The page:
Tuesday, August 16, 2011

Review: The Iron Queen

The Iron Queen by Julie Kagawa

Publisher: HarlequinTEEN (February 1, 2011)
Age Group: Young Adult
Pages (Paperback): 358
Series: The Iron Fey (Book 3)
Source: Library
ISBN-13: 9780373210183
Genre: Fantasy (Faeries)
Author: Website | Twitter | Blog
Series Reviews: Book 1 (4.5★) Book 2 (5★)

My name is Meghan Chase.

I thought it was over. That my time with the fey, the impossible choices I had to make, the sacrifices of those I loved, was behind me. But a storm is approaching, an army of Iron fey that will drag me back, kicking and screaming. Drag me away from the banished prince who's sworn to stand by my side. Drag me into the core of conflict so powerful, I'm not sure anyone can survive it.

This time, there will be no turning back.

This review & overview may contain spoilers for previous books.


Compiling the events and excitement from the previous books, this book book picks up at the exact point the other ends. It is compelling to watch the series of events unfold as we watch Meghan and Ash get pulled back into world of Faery and Iron. The introduction of interesting characters is a bonus and the level of mystery increases as the False King tries harder to crush the Nevernever. The book is riveting and full of intensity and romance that will make your heart ache.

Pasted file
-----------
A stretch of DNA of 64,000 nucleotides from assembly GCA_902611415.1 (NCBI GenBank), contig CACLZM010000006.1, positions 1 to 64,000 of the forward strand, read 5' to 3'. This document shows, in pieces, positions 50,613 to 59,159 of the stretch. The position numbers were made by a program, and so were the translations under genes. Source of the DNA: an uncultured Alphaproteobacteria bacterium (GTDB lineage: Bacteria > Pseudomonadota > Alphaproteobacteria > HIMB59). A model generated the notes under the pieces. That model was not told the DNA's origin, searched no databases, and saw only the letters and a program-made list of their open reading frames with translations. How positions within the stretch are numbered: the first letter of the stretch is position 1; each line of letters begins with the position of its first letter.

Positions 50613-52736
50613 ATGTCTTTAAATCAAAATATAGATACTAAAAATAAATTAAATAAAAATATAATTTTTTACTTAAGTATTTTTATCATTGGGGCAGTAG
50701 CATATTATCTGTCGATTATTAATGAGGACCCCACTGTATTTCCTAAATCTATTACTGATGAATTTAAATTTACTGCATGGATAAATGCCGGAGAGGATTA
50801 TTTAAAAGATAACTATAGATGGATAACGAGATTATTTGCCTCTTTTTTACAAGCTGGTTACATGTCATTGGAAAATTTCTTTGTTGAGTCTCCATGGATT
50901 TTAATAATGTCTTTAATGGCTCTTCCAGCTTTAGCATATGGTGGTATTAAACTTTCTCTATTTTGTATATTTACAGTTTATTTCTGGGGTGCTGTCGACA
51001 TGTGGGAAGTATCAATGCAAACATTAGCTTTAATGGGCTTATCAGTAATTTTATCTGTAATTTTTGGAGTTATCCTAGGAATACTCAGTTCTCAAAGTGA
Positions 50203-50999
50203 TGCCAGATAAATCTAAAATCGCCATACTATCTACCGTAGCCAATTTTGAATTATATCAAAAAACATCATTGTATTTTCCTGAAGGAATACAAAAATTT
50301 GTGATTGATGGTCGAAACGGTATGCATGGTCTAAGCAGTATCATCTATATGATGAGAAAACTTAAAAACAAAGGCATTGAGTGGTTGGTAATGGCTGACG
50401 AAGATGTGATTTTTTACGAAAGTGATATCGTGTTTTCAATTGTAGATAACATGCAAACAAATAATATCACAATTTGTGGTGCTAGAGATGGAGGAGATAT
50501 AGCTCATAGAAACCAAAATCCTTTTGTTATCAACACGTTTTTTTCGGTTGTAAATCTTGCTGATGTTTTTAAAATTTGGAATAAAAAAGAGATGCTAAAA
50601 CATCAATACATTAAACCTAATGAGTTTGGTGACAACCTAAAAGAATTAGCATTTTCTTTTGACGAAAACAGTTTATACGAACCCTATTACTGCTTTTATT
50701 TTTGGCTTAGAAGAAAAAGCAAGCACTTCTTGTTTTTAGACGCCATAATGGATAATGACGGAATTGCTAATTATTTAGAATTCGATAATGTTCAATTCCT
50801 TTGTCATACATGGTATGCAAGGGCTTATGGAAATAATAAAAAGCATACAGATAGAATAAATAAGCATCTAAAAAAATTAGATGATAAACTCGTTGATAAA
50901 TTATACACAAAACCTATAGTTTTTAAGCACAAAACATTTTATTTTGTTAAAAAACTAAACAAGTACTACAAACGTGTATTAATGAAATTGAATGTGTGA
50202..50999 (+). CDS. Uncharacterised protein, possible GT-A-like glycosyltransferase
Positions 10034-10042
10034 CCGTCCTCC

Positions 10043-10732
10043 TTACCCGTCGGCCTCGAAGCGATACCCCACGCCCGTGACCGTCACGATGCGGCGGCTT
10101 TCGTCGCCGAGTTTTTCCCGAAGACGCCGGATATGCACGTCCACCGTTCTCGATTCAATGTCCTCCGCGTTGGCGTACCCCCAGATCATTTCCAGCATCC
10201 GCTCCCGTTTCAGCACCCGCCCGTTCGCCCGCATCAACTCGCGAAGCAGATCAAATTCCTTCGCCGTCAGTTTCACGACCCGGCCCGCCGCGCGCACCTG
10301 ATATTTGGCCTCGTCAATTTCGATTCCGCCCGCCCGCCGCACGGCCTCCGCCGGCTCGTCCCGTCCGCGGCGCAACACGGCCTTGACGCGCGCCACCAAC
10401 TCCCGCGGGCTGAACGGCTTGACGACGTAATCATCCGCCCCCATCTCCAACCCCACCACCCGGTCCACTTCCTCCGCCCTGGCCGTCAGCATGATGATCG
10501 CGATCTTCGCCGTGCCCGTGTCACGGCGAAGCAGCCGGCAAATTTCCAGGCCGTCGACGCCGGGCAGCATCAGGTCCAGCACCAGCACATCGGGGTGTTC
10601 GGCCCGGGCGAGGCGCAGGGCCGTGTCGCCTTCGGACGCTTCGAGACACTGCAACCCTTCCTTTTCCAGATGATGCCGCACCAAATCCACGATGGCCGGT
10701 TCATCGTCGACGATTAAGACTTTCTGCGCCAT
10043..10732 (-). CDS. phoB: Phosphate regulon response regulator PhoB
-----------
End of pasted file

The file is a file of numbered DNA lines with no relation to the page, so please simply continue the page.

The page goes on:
Yet again, Julie Kagawa has produced a riveting fairy tale that has won my heart. In this third installment in The Iron Fey, we find ourselves back in the land of the Nevernever and war has gripped this magical land. Meghan and Ash have been ripped back into the world of the faeries and now have the belief of the courts on their side.

With the fate of Faery on her shoulders, we have been able to witness Meghan as she grows through each book. In The Iron Queen, she isn't as whiney and confused as she was in the previous books and it is in this book that she fully embraces who she is. Stuck in the throws of denial, Meghan must quickly learn to accept her destiny if she is too save anyone, including herself. In this book, the concept of sacrifice is lurking around every corner. When to fight, who to fight for, and when it is over are all important questions that Meghan and her allies find themselves asking.

In this book, Meghan isn't the only one taking the forefront. In a daring act of unconditional love and devotion, we get to know Ash in an intimate way. Deep and rich in the lore of truenames, Ash has been deeply developed as a strong protagonistic character. If he had been construed as a heartless ice prince, this book changes it all.

In a tragic, yet empowering, ending we come to understand the finality that lies behind the love that Meghan and Ash share. In a gripping turn of events, we come to the end of Meghan's story, only to be set up for the journey that Ash will continue to take in The Iron Knight; Julie Kagawa has yet to disappoint.

Rating out of 5:

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